Jul

28

1943

Hamburg is devastated by a firestorm


28th July 1943: Hamburg is devastated by a firestorm

We were all deeply shocked by this.Our situation at this point was almost hopeless. We were surrounded by fire and would probably die from hypothermia or carbon monoxide poisoning. Gradually despair spread around us, and we had to give some thought to our position. Apart from the firestorm stemming from incendiary bombs, phosphorous, and liquid canisters (Flüssigkeitskanister), and the hurricane that raged through the streets, there stood opposite our apartment building a big timber business that would provide additional violence in the hell of fire.

Jul

24

1943

Operation Gomorrah – German night-fighters are duped

hamburg bombing


24th July 1943: Operation Gomorrah – and the German night-fighters are duped

What was to be done? The uncertainty of the ground stations was communicated to the crews. Since this game of hide-and-seek went on for some time I thought: To hell with them all, and flew straight to Amsterdam. By the time I arrived over the capital the air position was still in a complete muddle. No one knew where the British were, but all the pilots were reporting pictures on their screens. I was no exception.

Jul

22

1943

The Red Army goes on to the offensive after Kursk


22nd July 1943: The Red Army goes on to the offensive after Kursk

A grayish yellow cloud arose in front of us, as if created by a hurricane. Heavy rounds whistled overhead and crashed into the artillery positions behind us. It sounded like a frog concert, except with a lot of horrible tones. Shrapnel, tree limbs and clumps of earth hissed through our fruit orchard. Wounded cried out in a way that went to the marrow of your bones: “Meddicccc!” During all of this, we were only on the outskirts, better said, we were between two storms of iron and gunpowder.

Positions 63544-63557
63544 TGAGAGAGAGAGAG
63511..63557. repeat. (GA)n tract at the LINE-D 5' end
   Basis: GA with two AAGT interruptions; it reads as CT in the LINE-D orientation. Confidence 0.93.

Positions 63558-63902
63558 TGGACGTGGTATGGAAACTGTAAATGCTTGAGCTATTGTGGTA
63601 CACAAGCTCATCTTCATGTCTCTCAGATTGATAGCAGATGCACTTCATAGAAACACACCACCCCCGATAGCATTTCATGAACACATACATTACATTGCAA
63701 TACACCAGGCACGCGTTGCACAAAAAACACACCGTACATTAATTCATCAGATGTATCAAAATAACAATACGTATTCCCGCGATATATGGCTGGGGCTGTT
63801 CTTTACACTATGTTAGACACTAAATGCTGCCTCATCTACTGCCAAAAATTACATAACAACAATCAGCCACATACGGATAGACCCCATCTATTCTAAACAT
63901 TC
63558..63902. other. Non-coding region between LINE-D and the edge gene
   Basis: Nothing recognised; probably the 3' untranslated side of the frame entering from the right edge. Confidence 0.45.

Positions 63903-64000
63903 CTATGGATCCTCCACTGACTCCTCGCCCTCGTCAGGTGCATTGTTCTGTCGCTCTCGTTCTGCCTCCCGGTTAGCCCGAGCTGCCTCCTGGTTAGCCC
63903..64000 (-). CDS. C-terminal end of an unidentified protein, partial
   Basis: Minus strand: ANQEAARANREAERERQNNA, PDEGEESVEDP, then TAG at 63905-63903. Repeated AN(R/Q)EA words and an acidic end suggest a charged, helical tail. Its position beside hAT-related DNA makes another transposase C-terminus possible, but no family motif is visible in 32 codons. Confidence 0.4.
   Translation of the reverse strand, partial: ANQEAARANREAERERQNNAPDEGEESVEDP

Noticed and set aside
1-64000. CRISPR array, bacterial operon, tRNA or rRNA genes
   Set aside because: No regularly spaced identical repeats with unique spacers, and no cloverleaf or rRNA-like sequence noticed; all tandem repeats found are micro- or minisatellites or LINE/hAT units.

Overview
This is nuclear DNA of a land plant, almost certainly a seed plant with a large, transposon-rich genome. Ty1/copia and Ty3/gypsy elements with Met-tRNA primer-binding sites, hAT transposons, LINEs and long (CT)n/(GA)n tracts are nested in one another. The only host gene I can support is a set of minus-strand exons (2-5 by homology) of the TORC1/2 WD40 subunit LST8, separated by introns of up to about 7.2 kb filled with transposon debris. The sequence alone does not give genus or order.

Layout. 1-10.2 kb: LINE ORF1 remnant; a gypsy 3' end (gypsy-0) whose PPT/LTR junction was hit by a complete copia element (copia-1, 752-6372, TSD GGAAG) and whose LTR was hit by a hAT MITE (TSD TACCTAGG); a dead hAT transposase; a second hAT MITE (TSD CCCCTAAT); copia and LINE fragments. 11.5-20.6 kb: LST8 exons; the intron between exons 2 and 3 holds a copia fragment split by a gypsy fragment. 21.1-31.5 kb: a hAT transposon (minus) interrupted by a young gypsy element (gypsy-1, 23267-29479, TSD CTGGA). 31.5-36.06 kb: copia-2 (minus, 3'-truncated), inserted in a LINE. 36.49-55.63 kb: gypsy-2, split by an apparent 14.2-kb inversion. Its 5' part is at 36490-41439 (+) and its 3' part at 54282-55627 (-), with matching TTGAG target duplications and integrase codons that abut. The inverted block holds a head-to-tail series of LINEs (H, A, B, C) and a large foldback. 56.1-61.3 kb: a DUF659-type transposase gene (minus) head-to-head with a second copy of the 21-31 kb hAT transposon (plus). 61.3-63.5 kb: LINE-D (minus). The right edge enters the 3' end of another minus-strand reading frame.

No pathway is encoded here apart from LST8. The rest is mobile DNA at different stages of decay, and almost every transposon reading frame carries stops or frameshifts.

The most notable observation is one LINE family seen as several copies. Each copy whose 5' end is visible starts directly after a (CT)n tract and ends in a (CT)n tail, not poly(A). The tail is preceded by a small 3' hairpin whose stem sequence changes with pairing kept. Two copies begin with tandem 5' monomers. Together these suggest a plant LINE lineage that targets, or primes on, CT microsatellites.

Jul

3

1943

A new bomber pilot encounters the skies over Germany

Lancaster engines


3rd July 1943: A new bomber pilot encounters the skies over Germany

The bombs dropped. McLaughlin swung the wheel to port as the bomb-doors closed. Gradually the searchlights and the barrage fell behind us. A sense of relief pervaded me; elated phrases bubbled in my thoughts, and I put my hand to the microphone switch on my mask to utter them. I turned to McLaughlin. His posture was unchanged, his eyes looked back serenely, pale blue, slightly bloodshot. I left the mike switch off, the thoughts unspoken, and bent to take the readings on the fuel gauges.

Jun

25

1943

Guyanian navigator blasted into the sky over Holland


25th June 1943: Bomber navigator blasted into the sky over Holland

The German fired a long volley and a jet of tracer spat out towards us. Addison, from his tail turret, returned fire immediately. The fighter climbed a little and veered off to the right, bringing him into the field of fire of the mid-upper gunner, Sergeant Geoffrey Wallis, who immediately opened fire. Everything was happening very fast. All hell had broken loose.